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Demonstrations Over George Floyd's Death And Police Brutality Carry On

Protesters kneel in front of New York City police officers before being arrested for violating curfew on Wednesday.
John Minchillo AP
Protesters kneel in front of New York City police officers before being arrested for violating curfew on Wednesday.

Updated at 3:30 a.m. ET on Thursday

What appeared to be overwhelmingly peaceful protests compared to earlier days persisted Wednesday across the U.S.

In Minneapolis, prosecutors said the police officer who compressed George Floyd's neck for more than eight minutes prior to his death will face an increased charge of second-degree murder, and that the three other former officers who were present will face charges of aiding and abetting murder.


Demonstrators gathered again across the country, protesting against the killing of Floyd and other black Americans.

Here's what's happening:

Washington, D.C.

Sizable crowds took to the streets in Washington, D.C., peacefully protesting, while military personnel and federal officers showed up in force.

The demonstrators broke up into two groups, with one at the White House and another marching on the Capitol. There were some tense moments, but no violence, as hundreds of protesters stared down security forces who formed a cordon around Lafayette Park, directly across from the White House.


As the sun set, hundreds lay down on the street, chanting, "I can't breathe," some of the last words Floyd uttered.

Peaceful protesters took a knee and observed a moment of silence near the White House.

"The military and law enforcement presence is overwhelming," NPR journalist Alana Wise said in a tweet, who was on the ground near the White House.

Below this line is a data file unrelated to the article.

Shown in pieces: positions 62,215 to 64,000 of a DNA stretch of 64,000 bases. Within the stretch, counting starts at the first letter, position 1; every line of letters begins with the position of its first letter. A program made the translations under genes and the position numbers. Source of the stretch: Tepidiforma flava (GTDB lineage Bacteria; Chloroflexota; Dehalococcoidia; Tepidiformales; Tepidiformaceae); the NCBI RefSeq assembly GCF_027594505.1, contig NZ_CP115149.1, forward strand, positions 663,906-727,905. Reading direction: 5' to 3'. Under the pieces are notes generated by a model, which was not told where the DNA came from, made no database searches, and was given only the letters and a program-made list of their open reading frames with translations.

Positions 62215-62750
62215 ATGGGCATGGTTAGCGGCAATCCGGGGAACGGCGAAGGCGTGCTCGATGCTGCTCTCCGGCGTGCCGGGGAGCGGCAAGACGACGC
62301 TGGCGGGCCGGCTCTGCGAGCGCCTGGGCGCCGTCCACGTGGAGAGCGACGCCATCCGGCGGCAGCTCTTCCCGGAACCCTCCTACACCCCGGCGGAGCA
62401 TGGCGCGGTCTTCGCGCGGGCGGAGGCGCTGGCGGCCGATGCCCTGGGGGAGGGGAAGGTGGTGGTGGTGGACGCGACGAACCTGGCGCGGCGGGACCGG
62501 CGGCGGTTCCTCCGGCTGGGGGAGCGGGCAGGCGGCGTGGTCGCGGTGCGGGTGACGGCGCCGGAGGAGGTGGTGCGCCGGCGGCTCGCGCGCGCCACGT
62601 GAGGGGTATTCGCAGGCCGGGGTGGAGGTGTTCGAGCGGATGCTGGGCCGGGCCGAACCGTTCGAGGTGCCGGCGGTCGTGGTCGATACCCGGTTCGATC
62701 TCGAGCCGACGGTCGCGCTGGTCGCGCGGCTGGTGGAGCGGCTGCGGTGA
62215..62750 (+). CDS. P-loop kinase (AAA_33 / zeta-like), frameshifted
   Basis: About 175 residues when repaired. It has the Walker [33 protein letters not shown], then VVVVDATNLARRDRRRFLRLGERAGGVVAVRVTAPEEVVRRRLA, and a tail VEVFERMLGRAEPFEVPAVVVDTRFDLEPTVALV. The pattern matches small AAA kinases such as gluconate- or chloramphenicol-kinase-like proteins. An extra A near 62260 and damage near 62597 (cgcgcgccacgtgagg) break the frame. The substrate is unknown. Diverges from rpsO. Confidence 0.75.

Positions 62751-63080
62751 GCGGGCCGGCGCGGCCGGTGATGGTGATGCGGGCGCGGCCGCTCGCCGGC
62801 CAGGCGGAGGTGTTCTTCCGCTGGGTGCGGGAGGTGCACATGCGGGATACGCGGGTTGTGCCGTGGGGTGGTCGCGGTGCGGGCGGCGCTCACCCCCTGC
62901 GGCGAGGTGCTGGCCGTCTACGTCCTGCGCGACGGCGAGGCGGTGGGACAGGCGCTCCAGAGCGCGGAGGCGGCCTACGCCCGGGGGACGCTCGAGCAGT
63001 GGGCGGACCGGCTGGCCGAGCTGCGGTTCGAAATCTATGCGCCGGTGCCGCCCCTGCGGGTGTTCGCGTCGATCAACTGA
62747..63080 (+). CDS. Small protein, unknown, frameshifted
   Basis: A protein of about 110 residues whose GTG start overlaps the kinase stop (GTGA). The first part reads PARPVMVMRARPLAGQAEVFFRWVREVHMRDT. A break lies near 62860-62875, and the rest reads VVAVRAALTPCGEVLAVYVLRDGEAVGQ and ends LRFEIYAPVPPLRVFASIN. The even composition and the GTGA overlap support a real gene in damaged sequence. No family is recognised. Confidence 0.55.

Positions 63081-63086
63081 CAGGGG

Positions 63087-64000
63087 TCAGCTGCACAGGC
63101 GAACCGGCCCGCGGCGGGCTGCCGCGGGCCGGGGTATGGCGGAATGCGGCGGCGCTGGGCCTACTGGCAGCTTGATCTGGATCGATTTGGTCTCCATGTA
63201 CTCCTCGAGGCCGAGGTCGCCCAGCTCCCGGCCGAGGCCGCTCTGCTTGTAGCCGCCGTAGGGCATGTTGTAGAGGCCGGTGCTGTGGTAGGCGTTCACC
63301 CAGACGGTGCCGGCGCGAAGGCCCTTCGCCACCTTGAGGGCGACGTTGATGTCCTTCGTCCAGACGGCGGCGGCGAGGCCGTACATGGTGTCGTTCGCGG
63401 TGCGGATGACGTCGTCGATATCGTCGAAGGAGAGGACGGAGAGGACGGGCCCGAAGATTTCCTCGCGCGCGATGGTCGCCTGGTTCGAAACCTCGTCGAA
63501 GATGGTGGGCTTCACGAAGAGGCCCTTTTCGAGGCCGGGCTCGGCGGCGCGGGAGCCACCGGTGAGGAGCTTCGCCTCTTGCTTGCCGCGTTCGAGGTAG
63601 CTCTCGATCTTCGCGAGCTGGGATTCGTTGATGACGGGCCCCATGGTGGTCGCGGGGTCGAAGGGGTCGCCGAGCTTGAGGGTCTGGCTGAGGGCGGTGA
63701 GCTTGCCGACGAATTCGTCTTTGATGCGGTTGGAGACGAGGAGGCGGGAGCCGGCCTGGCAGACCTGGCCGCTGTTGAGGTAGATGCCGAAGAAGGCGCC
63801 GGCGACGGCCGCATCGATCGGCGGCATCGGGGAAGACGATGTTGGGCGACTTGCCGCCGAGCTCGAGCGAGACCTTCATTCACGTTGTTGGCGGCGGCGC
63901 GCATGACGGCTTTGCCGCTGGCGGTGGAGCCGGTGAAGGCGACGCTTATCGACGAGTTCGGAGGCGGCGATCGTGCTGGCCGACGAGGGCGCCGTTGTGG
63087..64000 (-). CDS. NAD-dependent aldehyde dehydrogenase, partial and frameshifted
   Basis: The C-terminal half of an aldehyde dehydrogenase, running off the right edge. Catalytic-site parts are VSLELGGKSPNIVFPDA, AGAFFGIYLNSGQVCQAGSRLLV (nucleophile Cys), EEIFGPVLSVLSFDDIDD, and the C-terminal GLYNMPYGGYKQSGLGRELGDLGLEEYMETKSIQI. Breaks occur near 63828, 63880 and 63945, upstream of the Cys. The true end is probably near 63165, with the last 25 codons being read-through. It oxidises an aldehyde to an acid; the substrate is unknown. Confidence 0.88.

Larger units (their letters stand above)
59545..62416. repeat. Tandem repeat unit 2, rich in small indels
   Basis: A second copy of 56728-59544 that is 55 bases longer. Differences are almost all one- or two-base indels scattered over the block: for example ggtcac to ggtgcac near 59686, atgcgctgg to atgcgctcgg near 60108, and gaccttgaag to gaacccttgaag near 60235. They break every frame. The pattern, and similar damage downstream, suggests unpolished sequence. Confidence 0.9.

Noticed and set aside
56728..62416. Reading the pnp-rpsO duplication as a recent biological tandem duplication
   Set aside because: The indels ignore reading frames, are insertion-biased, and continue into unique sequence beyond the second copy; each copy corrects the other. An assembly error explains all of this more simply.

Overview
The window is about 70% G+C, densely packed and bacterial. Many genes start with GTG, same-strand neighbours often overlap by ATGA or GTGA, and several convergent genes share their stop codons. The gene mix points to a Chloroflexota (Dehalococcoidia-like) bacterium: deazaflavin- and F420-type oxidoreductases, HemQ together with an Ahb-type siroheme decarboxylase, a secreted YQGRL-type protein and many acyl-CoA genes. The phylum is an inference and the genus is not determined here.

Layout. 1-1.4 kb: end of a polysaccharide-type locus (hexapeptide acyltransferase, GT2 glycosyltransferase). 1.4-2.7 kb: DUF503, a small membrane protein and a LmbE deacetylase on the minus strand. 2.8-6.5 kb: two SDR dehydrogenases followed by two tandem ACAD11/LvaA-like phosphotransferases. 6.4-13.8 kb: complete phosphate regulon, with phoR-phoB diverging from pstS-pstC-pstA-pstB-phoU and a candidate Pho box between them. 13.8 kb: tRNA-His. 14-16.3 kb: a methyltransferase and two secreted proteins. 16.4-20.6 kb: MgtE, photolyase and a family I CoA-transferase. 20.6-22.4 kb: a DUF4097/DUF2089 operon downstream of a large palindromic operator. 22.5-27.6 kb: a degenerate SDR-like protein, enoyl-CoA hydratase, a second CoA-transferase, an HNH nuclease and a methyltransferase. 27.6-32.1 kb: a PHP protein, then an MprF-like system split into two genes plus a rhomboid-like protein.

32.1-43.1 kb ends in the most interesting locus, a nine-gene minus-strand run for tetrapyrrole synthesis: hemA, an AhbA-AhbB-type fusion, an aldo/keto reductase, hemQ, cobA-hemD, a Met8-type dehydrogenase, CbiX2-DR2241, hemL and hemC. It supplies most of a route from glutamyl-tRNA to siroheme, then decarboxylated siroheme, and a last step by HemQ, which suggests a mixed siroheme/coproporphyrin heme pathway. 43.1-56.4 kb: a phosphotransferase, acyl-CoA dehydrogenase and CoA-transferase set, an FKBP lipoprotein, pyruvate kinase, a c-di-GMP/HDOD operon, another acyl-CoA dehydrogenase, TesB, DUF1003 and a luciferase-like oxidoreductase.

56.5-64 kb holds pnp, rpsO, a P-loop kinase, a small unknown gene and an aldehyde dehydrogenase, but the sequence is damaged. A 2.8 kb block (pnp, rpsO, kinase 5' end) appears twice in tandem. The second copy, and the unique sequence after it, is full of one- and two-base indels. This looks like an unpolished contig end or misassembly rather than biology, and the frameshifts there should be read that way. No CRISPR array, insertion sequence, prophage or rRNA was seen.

About 1,600 active-duty troops were deployed to Washington earlier this week, and Wise observed Wednesday that military forces were being bused in to the city.

Washington, D.C. Mayor Muriel Bowser pushed the city's curfew back to 11 p.m. on Wednesday from 7 p.m. earlier in the week.

New York

In New York City as darkness fell and an 8 p.m. curfew loomed, protesters also dropped to their knees for a moment of silence that lasted over 20 minutes, according to local reports.

While the city saw ransacking and vandalism on previous days, on Wednesday there were few early reports of damage.


Thousands of protesters carrying "Black Lives Matter" signs thronged Seattle's Capitol Hill neighborhood Wednesday night as a 9 p.m. curfew was rescinded. Protesters chanted for the police to remove their riot gear and also called for cutting the police department's budget and to use the funds instead for social programs.

Seattle Mayor Jenny Durkan tweeted Wednesday evening that the curfew, which was to have lasted until Saturday, would be lifted.

Durkan said she and Police Chief Carmen Best had discussed the matter and that Best believes "we can balance public safety and ensure peaceful protests can continue without a curfew."

Washington Lt. Gov. Cyrus Habib praised the move by Seattle officials, tweeting: "Preemptive curfews were only making things worse. Other cities should do likewise."

This is a developing story. Some things reported by the media will later turn out to be wrong. We will focus on reports from officials and other authorities, credible news outlets and reporters who are at the scene. We will update as the situation develops.

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